The thing is, while it’s true that citizen group lawsuits and court ruling have forced companies to spend money cleaning up selenium pollution — in one case helping push Patriot Coal to abandon mountaintop removal — it’s also true that scientists have found selenium is a serious problem for aquatic life in West Virginia streams (see here and here).

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It’s been a while since we checked in on the status of West Virginia’s Special Reclamation Fund, the pot of money that’s supposed to ensure mines abandoned by operators since passage of the 1977 federal strip mine law are properly reclaimed. Given the ongoing downward spiral of the nation’s coal industry, there have been several recent media accounts about potential problems, given huge reclamation liabilities of several major coal producers (see here, here and here).

So, on Thursday morning, I decided to drop by the regular meeting of the state Department of Environmental Protection’s Special Reclamation Fund Advisory Council, a panel formed to keep an eye on the SRF and make sure it’s adequately funded. (By the way, I posted a copy of the fund’s most recent annual report here, for anyone who is interested)

The first thing on the agenda was a presentation from DEP officials that, in some ways, boils down to the agency’s continued unhappiness with having to live with court rulings that require pollution discharge permits for the SRF’s water treatment sites that have point-source discharges (see here and here for background on that).  DEP officials believe that these permits and their associated pollution limits aren’t really doing much to improve watershed-wide water quality, especially in areas affected by acid mine drainage.  Agency officials believe other approaches might do more good, and use money more wisely.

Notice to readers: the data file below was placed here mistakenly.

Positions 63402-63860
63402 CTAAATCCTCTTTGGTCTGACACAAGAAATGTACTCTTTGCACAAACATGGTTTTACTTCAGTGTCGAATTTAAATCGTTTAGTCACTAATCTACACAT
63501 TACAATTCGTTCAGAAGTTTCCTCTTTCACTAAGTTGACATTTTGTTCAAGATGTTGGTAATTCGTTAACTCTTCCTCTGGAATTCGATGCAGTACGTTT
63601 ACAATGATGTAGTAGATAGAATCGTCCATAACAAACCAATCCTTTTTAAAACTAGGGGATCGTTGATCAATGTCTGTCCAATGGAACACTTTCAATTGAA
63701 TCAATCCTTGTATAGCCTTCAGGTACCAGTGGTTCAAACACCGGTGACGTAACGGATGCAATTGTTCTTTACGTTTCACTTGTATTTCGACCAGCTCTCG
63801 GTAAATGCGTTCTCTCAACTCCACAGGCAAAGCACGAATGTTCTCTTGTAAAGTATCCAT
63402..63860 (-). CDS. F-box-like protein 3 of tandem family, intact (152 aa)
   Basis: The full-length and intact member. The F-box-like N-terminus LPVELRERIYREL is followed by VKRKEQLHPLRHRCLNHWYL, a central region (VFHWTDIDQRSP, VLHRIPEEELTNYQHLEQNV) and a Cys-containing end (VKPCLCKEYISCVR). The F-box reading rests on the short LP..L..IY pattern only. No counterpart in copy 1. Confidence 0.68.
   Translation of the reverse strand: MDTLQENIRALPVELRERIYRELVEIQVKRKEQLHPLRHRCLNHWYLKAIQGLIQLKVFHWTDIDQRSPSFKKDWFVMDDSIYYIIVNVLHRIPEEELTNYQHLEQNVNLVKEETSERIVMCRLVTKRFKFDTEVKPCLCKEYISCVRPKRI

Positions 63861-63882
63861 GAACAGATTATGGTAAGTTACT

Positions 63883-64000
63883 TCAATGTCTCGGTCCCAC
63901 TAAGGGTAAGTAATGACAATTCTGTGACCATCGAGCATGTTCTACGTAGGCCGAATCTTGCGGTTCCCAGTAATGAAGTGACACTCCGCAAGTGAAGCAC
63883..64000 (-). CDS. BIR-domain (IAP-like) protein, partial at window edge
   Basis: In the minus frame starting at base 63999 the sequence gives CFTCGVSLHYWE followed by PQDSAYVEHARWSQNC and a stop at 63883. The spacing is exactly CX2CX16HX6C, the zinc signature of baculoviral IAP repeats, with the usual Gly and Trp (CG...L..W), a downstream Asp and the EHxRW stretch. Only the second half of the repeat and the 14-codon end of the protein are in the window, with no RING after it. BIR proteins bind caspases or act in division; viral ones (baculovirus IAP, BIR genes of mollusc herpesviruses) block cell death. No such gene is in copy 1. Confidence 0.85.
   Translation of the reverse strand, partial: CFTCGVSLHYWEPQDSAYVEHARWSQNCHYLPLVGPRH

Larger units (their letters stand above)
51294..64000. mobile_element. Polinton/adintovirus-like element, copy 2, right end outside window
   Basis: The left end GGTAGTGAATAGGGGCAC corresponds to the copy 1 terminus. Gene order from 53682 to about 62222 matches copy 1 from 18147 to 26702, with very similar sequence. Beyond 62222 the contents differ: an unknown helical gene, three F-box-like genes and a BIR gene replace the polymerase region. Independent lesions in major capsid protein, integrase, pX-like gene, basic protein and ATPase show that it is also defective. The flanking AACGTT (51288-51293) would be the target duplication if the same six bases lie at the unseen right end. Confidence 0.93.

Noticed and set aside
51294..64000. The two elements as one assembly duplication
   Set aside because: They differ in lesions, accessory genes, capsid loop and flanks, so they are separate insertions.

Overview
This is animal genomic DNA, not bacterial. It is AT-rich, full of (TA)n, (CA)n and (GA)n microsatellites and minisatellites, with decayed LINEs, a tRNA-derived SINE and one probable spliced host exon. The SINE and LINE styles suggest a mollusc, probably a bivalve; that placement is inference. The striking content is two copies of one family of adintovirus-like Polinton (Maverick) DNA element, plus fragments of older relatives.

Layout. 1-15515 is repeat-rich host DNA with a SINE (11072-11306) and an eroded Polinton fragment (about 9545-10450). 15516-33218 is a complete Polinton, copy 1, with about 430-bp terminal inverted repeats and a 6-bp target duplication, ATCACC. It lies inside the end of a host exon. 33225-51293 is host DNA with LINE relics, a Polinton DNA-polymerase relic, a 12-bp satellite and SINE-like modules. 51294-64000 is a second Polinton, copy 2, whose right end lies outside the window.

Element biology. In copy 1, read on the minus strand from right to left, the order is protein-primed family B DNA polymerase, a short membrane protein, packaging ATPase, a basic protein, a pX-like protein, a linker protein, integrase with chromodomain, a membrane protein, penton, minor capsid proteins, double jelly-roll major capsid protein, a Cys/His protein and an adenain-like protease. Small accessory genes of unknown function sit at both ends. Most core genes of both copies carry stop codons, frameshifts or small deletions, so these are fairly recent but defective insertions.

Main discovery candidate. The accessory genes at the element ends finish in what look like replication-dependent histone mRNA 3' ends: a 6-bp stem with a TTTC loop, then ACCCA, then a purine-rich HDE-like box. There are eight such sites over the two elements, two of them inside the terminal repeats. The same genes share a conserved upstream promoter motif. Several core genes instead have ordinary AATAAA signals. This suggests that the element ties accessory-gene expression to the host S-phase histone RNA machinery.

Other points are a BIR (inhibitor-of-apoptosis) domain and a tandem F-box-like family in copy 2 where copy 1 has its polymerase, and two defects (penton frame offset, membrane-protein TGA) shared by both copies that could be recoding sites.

Maybe they’re right about that. But there’s the little issue of the Clean Water Act, and its mandate that no pollution discharges be allowed without permits. Nobody from DEP who attended Thursday’s meeting could really explain exactly how they could avoid the point source permits and still comply with the law.

Anyway, I think the big story at the SRF Advisory Council meeting was really discussion of this new letter to DEP Secretary Randy Huffman from Roger Calhoun, director of the Charleston field office of the federal Office of Surface Mining Reclamation and Enforcement:

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More water testing troubles … in Kentucky

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There’s an important story coming out of Kentucky this week that will be of interest to anyone who has followed the water sampling scandals here in West Virginia (see here and here) — or anybody who has just wondered why so much of our water pollution enforcement process is based on industry self-reported data. Here’s the press release from Appalachian Voices:

Over the course of 2013 and 2014, Frasure Creek Mining – one of the largest coal mining companies in Kentucky – sent the state false pollution reports containing almost 28,000 violations of federal law, and the Kentucky Energy and the Environment Cabinet failed to detect the falsifications, according to a letter of notification served to the company by four citizen groups. It was the second time the groups have taken legal action against Frasure Creek for similar violations.